In the financial world, we often get to hear about mergers of companies. A merger is a corporate strategy to combine with another company and operate as a single legal entity. The companies which agree to mergers are typically equal in terms of size, customers and scale of operation. In other words, a merger is the voluntary fusion of two companies on broadly equal terms, into one legal entity. There are several types of mergers and also several reasons why companies get into merger.


There are several reasons for merger, some of which include

• After merger, companies are in a better position to secure more resources and the scale of operation will increase.

• Shareholders benefit from merger as the existing shareholders of the original organisations receive shares in the new company after merger.

• Companies may agree for a merger to enter new markets or diversify their offering of products and services, to increase profit.

• Mergers also take place when companies want to acquire assets that would otherwise take time to develop.

• A merger between companies will eliminate competition among them, thus reducing the advertising price of the products and eventually increasing the sales.


• Co-generic/ product extension merger – This kind of merger happens between companies operating in the same market. The merger results in the addition of a new product to the existing product line of one company.

• Conglomerate merger – Conglomerate merger is a union of companies operating in unrelated activities.

• Market extension merger – Companies which are operating in different markets but are selling the same products, often combine in order to access a larger market or a larger customer base.

• Horizontal merger – A horizontal merger is a type of consolidation of companies selling similar products or services. It results in the elimination of competition and thus economies of scale can be achieved.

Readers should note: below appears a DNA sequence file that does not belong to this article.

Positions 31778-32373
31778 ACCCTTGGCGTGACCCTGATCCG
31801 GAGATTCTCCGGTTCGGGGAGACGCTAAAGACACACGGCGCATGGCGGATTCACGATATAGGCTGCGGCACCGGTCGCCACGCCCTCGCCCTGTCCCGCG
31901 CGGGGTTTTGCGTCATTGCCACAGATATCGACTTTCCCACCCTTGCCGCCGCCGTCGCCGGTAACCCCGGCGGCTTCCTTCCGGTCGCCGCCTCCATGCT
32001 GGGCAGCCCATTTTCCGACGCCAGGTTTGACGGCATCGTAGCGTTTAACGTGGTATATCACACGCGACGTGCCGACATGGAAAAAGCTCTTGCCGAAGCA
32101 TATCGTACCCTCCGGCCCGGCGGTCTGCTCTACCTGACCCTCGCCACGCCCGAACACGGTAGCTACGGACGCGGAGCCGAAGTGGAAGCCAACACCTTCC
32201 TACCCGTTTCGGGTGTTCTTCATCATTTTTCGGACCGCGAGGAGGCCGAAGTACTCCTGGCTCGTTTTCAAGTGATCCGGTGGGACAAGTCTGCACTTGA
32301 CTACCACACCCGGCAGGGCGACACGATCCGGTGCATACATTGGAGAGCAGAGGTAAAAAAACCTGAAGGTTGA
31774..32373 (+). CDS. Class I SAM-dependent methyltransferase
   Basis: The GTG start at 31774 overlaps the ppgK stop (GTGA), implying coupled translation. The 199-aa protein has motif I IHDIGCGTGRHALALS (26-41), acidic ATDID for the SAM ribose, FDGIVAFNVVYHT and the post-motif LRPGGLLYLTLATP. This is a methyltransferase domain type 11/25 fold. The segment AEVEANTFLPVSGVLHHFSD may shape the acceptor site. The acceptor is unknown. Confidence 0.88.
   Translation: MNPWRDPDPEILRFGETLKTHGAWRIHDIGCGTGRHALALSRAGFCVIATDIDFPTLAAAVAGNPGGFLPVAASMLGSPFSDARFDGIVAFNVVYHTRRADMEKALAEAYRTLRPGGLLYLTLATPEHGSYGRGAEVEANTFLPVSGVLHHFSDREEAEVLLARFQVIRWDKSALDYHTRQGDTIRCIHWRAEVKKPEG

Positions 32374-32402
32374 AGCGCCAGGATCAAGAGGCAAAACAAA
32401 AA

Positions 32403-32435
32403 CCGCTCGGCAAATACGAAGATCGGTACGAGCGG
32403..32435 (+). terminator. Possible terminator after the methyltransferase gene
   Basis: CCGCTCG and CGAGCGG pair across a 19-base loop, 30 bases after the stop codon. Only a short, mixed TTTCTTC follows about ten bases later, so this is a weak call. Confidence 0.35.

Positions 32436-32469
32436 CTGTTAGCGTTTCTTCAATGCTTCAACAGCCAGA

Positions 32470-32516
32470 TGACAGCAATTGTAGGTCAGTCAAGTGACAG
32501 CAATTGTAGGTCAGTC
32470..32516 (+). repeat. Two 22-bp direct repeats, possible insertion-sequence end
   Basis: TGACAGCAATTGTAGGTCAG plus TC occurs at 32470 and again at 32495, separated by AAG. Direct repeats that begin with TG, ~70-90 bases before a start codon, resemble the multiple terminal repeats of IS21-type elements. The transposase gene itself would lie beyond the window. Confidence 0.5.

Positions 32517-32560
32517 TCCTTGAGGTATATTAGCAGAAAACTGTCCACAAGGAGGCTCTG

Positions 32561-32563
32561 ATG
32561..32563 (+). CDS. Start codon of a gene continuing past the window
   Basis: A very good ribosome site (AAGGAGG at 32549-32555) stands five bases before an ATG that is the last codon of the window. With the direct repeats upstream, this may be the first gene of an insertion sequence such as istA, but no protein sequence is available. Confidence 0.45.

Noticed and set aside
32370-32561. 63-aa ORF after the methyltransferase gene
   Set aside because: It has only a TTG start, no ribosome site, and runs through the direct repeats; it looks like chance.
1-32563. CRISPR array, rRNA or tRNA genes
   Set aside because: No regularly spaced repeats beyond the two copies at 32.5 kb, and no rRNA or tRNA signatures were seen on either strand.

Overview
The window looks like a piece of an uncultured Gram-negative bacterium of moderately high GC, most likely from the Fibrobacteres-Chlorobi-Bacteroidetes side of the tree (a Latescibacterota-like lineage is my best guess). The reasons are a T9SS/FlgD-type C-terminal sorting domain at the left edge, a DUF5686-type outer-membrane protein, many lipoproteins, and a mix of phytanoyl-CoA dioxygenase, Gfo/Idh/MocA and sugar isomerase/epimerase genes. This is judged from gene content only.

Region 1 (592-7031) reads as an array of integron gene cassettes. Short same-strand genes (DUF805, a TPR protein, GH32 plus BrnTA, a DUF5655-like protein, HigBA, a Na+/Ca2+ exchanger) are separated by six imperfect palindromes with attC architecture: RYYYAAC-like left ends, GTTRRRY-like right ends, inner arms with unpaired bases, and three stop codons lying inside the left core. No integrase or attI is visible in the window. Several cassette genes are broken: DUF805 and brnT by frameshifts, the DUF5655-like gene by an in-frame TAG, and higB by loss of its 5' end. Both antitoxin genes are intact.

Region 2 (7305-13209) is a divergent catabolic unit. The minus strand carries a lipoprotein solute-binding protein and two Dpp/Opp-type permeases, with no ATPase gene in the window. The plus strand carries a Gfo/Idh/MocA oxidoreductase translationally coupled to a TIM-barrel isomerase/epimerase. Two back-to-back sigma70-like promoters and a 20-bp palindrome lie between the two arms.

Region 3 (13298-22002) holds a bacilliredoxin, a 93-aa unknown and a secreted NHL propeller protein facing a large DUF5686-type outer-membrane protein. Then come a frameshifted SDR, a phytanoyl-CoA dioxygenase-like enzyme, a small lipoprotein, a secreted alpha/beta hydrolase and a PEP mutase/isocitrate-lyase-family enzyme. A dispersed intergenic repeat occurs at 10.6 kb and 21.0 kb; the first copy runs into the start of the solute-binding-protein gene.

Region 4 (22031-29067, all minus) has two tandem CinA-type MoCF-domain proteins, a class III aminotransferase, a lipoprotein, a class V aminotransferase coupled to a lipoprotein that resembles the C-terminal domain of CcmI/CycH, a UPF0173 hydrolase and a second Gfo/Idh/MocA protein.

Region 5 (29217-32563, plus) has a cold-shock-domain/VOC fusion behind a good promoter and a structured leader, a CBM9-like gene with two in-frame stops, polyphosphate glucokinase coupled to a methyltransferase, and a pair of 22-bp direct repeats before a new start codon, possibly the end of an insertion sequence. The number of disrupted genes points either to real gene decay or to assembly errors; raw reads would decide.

• Vertical merger – This type of merger occurs when companies operating in the same industry, but at different levels in the supply chain, merge.


• Increases market share – When two businesses merge, the new company gains a larger market share and gets ahead in the competition.

• Reduces the cost of operation – Companies can achieve economies of scale, such as bulk buying of raw materials, which can result in cost reduction.

• Avoids replication – Some companies producing similar products may merge to avoid duplication and eliminate competition. It results in reduced prices for the customers.

• Expands business into new geographic areas – A company seeking to expand its business in certain geographical areas,  may merge with another similar company operating in the same area to get the business started.


• May raise prices of products or services – A merger results in the reduced competition and larger market share. Thus the newly formed company can gain monopoly and increase the price of products/services.

• Create gap in communication – Two merging companie may have different cultures, resulting in a gap of communication. This may affect the performance of the employers.

• Creates unemployment – In an aggressive merger, a company may opt to eliminate the underperforming employees of the other company. It may result in unemployment.

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